NEWMAN - Sergeant Chad Earle, whose law enforcement career spanned nearly 18 years with the Newman Police Department, has retired to pursue business interests.
Earle will remain with the department as a reserve officer.
Earle said a desire to serve the country in the wake of the Sept. 11, 2001 terrorist attacks on the United States inspired him to pursue a law enforcement career.
Earle said he was interviewing for a job in Gustine when he caught the attention of Ed Katen, a Newman officer who sat on his oral interview board, and wound up being hired in Newman instead.
He has had opportunities elsewhere since that time, Earle said, but chose to stay in Newman.
“The community kept me in Newman,” he stated. “I have enjoyed the people I have worked with. The family atmosphere (of the department) is probably the best part of it, and the fact that you actually get to do every aspect of law enforcement.”
Earle has held a number of responsibilities with the department, including range master, K-9 supervisor and field training officer.
He assisted with the development of the department’s K-9 unit in 2008, and was involved in the establishment of the Newman Police K-9 Association.
Former Newman officer Jason Hutchins initiated the idea of creating a K-9 unit, Earle noted.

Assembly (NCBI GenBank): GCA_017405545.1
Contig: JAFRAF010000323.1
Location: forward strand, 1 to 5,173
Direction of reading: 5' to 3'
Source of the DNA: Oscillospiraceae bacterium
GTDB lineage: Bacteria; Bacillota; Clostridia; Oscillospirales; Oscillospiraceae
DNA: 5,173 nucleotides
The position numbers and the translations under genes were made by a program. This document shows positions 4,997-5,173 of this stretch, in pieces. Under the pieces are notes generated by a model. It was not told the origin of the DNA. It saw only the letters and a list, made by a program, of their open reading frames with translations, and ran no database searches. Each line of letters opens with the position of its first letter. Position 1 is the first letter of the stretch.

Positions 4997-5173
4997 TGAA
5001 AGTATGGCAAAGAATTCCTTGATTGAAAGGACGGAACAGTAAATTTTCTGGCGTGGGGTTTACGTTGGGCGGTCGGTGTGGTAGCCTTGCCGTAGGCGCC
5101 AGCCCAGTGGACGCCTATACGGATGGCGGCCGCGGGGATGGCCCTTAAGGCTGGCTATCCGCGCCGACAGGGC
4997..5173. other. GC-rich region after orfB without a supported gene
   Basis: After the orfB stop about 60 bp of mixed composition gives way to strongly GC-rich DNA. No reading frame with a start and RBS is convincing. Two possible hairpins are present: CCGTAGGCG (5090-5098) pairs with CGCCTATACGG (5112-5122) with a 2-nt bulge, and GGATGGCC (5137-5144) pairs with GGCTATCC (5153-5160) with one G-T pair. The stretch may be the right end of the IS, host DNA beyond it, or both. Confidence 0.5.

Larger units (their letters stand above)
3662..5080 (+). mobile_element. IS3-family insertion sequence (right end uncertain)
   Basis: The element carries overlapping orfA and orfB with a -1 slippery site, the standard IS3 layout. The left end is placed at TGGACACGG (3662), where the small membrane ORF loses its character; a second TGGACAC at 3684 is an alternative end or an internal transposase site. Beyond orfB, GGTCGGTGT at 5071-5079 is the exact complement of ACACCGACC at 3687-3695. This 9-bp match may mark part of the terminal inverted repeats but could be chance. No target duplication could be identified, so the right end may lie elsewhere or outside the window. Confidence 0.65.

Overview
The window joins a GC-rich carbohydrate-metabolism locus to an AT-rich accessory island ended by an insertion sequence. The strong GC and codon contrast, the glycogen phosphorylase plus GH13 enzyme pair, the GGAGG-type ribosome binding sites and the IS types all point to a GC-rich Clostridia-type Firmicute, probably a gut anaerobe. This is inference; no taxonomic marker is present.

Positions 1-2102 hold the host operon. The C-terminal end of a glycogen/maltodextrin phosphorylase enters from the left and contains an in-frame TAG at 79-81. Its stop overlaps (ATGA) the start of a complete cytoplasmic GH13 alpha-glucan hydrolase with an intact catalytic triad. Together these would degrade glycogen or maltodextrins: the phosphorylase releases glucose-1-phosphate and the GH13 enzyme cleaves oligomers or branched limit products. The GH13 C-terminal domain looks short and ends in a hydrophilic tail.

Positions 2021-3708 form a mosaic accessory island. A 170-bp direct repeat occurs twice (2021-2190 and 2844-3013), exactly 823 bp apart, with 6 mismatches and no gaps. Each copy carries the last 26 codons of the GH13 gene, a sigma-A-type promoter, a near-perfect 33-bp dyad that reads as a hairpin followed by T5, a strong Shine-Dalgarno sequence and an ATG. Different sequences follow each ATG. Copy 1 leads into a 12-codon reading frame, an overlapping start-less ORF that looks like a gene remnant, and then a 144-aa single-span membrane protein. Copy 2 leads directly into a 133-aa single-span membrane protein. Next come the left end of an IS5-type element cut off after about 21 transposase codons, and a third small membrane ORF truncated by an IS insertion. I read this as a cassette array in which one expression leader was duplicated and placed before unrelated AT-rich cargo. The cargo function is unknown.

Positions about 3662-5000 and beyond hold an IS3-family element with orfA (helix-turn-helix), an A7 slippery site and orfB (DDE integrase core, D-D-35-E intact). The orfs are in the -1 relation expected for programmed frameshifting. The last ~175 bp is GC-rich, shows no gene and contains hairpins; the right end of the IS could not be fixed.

“I started helping with it, and we just kind of ran with it,” Earle explained. “We got two dogs, and we were each chosen as a handler.”
Police Chief Randy Richardson said Earle’s leadership has been an attribute to the local department and been instrumental in helping bring consistency and stability.
He said veteran officers such as Earle have helped NPD transition from being known as a training ground for other departments to an agency in which a core of “officers who have 10-plus years who are not looking to go anywhere else.”
“We have been very fortunate to have Chad,” the chief stated.
Earle found a home in Newman in more ways than one.
He operates a local custom wood and metal works business which will now become a full-time venture. But, Earle stressed, he also wants to remain active as a reserve officer.
“I still live here and don’t plan to move,” said Earle. “It is a great community, a great place to raise a family and have a business.”
His retirement prompted a reshuffling of the administrative ranks. Former Corporal Ashley Williams has been promoted to sergeant to fill Earle’s spot in the department’s chain of command. William Parrott has been promoted to the corporal position created by Williams’ promotion.